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Nurse trees are large, fast-growing trees which provide shelter to smaller trees and plants as they grow. These trees are a critical part of forest ecology all over the world, from the Amazonian rain forest to the tangled Alpine forests of Europe, and they are also ecologically important in some other regions, like the desert. In addition to being seen in the wild, nurse trees are also sometimes used by gardeners who want to protect young plants in the early stages of growth, to ensure that they end up strong and healthy.
Several types of protection are provided by a nurse tree. The first is shelter from the sun, and distraction from predators, with many insects and similar predators preferring to feed on larger nurse trees. Nurse trees also shelter younger plants from wind and sand or dust storms, and they attract larger predators like deer, allowing the tender new growth of young plants to remain unmolested.
Eventually, a nurse tree will die, allowing the younger tree to grow up. In a natural forest, the dead tree would be allowed to decay naturally, contributing to the buildup of organic material in the forest and providing nutrition and shelter to numerous plants and animals. In managed forests, deadwood is often cleared out to reduce the risk of fire, and as a result, the forest tends to be less dense and less diverse, because fewer species find an environment in which they can thrive.
In a forest, a nurse tree may be of a different species than the younger plant or tree, or it may be the same species. It is not uncommon to see several plants competing for the space and resources under nurse trees, with one plant eventually choking the others out by exploiting resources adroitly. Outside of forests, nurse trees are used by plants like the saguaro cactus, which roots and spends its young life in the shade of a nurse tree before eventually killing the nurse tree off by taking the majority of the available resources.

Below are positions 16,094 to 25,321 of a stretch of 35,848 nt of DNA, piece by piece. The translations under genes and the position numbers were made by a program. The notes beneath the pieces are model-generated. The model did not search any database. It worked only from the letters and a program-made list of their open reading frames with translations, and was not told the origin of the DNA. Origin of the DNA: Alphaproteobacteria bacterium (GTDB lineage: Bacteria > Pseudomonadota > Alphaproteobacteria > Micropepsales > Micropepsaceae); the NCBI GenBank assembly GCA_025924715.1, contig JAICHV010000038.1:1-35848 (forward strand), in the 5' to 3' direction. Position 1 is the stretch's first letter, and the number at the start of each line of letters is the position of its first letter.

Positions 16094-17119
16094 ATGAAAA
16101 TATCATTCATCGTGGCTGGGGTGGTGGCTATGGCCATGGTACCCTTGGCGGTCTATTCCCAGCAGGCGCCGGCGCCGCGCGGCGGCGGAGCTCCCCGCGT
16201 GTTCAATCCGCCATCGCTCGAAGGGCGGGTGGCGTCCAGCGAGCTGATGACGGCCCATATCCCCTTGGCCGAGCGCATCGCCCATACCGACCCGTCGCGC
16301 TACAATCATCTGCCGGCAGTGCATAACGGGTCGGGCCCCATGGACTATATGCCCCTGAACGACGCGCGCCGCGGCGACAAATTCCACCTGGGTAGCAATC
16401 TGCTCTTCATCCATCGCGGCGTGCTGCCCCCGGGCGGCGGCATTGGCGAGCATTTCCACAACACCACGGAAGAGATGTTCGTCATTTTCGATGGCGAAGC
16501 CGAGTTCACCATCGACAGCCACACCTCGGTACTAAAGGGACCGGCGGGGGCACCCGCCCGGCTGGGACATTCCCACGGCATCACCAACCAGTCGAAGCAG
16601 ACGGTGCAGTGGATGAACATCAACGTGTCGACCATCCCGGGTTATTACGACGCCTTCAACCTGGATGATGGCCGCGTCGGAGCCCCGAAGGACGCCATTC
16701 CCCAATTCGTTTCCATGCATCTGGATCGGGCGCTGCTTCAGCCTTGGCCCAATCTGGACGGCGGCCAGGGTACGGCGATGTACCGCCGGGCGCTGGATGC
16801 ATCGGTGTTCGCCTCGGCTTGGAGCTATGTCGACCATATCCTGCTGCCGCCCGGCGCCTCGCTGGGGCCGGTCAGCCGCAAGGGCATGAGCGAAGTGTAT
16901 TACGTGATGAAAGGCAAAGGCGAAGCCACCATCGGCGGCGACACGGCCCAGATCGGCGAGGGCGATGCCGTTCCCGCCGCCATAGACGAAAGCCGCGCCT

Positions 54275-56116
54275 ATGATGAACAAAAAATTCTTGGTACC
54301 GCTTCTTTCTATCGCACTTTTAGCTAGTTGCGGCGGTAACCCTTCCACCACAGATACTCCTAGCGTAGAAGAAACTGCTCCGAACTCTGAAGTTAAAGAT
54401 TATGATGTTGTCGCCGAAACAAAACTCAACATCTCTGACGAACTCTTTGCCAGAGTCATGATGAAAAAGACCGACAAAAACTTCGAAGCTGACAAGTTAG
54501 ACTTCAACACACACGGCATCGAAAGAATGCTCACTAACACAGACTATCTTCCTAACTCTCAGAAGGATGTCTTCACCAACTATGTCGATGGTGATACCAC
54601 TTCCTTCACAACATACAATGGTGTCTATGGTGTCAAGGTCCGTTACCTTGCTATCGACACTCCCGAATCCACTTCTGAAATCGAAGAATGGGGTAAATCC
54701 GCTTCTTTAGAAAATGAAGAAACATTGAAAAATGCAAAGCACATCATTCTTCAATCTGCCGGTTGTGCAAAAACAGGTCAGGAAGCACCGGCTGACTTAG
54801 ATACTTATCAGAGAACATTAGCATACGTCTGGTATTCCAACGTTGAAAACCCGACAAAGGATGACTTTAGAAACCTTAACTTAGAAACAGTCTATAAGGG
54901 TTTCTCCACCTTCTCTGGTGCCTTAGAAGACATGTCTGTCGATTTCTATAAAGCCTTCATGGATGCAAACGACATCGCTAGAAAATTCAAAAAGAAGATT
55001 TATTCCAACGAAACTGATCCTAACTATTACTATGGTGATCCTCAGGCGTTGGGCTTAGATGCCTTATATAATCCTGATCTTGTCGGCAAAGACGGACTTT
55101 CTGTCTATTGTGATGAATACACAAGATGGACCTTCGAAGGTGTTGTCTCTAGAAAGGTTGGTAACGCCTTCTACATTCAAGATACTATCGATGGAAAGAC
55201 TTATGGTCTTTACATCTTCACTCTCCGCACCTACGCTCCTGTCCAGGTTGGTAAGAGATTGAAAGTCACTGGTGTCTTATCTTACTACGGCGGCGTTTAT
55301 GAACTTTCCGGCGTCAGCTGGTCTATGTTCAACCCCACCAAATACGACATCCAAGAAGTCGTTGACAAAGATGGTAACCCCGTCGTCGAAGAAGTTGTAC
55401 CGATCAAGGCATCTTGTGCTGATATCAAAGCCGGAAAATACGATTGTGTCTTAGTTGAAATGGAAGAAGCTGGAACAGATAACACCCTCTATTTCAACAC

Gardeners sometimes create their own nurse trees by planting tender young plants in the shelter of a well-established tree. The mature tree shelters the plant until it is big enough to thrive on its own, and gives the garden some texture and depth at the same time. Some plants also prefer shady environments, so in hot, sunny climates, a nurse tree can allow a gardener to cultivate these plants.
A couple of summers ago we were traveling through the mountains where forest fires had destroyed many acres of land. It was disheartening to see all of the trees that had burned.
What I found so interesting was you could see the growth of nurse trees in several spots we passed. I know it will take many years for the forest to rebuild itself, but with the fast growing nurse trees already growing, it was a very promising sign.
Nurse trees play an important role after forest fires. Since these trees grow rapidly, they are an important part of the reforestation process. The fast growing trees help to retain the soil, and since they are short lived they help rebuild the soil, not to mention add protection to the young, slow growing plants and trees.
One of the very fast growing nurse tree is black locust. Of course in different regions of the world the varieties of nurse trees will differ, depending on weather conditions, amount of precipitation, soil conditions and such.
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